How Death Cab Got Its Groove Back
Some bands ride a rollercoaster of popularity, with a steep climb quickly followed by a period when — absent a radio hit — the bottom drops out. Death Cab for Cutie's enjoyed a more modest incline. It has experienced a steady growth in stature over the past 14 years — aside from the big jump it made with the release of 2003's Transatlanticism and the success of frontman Ben Gibbard's one-off side project, Postal Service, which preceded Death Cab's move from indie label Barsuk to the major Atlantic.
As the marketing power of Atlantic has obviously helped the Washington state quartet, it's taken a moment for them to get their bearings. Though 2005's major label debut, Plans, went platinum and scored a Grammy, it suffered some of the worst reviews of the band's career, as critics complained about the emphasis on keyboards, lack of diversity, and weaker songs. The follow-up, 2008's Narrow Stairs, was the proverbial "back to basics" album, as Death Cab scaled back the production, capturing the band playing live in the studio and proving both darker and more vibrant in scope.
With their latest, Codes & Keys, the band returns to a warm cinematic sound and finds a better emotional balance, as the marriages of Ben Gibbard (to actress Zooey Deschanel) and bassist Nick Harmer have engendered a more hopeful, upbeat spirit.
"We're all feeling pretty well-adjusted these days and pretty balanced between the success and demands of being in a band and the demands of being at home and a person with family and wives and those kind of things," says Harmer. "I don't want to speak too much for Ben, but I feel like this album is coming from that place in all of us, and I'm really happy about that."
In the past, Gibbard's lyrics reveled in existential ache and wary romantic longing as he stared deep into his navel while singing in a tenderly alluring boy-next-door tenor. But Code & Keys throws open the windows and lets the fetid air escape. It's a spirit that extends from the catchy and propulsive "Doors Unlocked and Open," which promises to "live in slow motion and be free," to the fluttering folky "Stay Young, Go Dancing," in which Gibbard expresses how renewed and alive he feels, singing "life is sweet . . . with her song in your heart."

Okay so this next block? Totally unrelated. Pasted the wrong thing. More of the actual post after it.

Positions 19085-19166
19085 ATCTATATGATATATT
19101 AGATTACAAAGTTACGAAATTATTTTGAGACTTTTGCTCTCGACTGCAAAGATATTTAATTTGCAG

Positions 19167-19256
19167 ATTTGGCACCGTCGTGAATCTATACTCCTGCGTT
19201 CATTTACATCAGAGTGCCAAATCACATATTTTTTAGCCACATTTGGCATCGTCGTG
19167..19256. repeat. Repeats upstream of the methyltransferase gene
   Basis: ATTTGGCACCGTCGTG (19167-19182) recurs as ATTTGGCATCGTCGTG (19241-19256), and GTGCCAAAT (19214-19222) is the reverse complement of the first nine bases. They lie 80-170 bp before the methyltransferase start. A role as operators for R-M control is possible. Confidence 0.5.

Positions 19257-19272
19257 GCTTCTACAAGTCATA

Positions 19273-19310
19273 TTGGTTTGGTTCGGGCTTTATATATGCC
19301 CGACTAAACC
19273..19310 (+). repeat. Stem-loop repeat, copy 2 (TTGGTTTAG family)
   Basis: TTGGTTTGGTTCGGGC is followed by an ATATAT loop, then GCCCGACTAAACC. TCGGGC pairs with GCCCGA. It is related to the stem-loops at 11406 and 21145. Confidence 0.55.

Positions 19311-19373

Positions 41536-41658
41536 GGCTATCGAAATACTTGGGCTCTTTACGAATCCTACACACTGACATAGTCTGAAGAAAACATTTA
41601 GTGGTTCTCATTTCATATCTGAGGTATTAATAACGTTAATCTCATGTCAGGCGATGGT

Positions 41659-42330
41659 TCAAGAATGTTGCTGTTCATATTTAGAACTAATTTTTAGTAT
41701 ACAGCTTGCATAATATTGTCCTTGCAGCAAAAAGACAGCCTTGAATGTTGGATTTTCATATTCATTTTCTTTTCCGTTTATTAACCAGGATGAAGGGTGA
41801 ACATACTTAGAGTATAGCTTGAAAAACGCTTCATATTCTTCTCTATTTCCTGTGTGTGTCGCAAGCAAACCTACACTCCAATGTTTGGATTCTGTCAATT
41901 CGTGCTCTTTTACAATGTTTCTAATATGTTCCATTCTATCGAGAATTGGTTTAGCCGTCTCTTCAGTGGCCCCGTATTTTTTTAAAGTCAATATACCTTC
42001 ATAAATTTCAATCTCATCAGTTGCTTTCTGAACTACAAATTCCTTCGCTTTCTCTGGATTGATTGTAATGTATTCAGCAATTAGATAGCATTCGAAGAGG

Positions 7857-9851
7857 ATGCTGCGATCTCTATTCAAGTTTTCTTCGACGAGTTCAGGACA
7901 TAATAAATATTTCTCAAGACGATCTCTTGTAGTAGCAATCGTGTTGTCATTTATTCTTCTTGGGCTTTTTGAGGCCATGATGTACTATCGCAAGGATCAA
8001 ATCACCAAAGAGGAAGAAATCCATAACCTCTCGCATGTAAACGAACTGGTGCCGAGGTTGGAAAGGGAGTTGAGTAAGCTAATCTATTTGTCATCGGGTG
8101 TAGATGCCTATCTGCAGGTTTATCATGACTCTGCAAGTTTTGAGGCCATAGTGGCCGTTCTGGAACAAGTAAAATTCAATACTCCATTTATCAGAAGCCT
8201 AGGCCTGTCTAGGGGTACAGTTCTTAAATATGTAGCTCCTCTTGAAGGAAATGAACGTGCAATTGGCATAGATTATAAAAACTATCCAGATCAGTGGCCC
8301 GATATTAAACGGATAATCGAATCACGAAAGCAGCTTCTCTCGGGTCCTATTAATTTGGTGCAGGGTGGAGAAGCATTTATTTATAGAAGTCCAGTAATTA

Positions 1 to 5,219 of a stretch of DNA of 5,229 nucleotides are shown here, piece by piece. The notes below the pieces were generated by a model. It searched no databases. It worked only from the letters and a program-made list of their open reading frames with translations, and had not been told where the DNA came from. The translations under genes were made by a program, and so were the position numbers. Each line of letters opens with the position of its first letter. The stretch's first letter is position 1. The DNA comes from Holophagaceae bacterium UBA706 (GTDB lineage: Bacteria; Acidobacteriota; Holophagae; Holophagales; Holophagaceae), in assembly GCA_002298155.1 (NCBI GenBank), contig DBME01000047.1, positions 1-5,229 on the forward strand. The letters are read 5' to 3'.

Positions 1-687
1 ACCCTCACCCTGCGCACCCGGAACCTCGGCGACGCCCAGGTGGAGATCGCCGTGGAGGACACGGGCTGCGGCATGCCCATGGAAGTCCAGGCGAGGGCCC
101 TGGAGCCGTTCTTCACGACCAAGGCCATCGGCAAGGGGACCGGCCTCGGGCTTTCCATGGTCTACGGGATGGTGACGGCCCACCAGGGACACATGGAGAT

A new approach to recording shares responsibility for the album's success. In contrast to Narrow Stairs, which Harmer describes as "a snapshot of the band playing music," Death Cab took advantage of ProTools, experimenting extensively with different layers and sounds. Though the catalog has always boasted rich textures, there's a crispness and ease to Codes & Keys that's a result of both a more relaxed recording schedule and the mixing of Alan Moulder (The Jesus and Mary Chain, Blur).
"We said, 'If we're going to explore the layering and the texturing this much, let's give the songs some time to gestate before we make any crucial decisions about the success or failure of those experiments,'" Harmer says. "So we would record a bunch of stuff and then put it away for a few weeks . . . It allowed us to remain a little more objective about the sort of quality and work of the things that we were doing.
"I also give a ton of credit to Alan Moulder. He was able to take all of these threads, uncommon sounds, and experiments we were doing and make the songs very musical and also make them relate to each other sonically in a way that makes them feel like part of the same album. That was sort of the final stamp or the spackle, if you will, that really pulled Codes & Keys together."
The more open-hearted attitude suits them well, dovetailing nicely with the expansive sound of the album. Indeed, for the first time in eight years, it seems Death Cab has gotten its groove back, and things only look up for the future.
"I think this is going to be our working M.O. going forward," Harmer says. "We really sort of hit our stride in the studio and it felt great."
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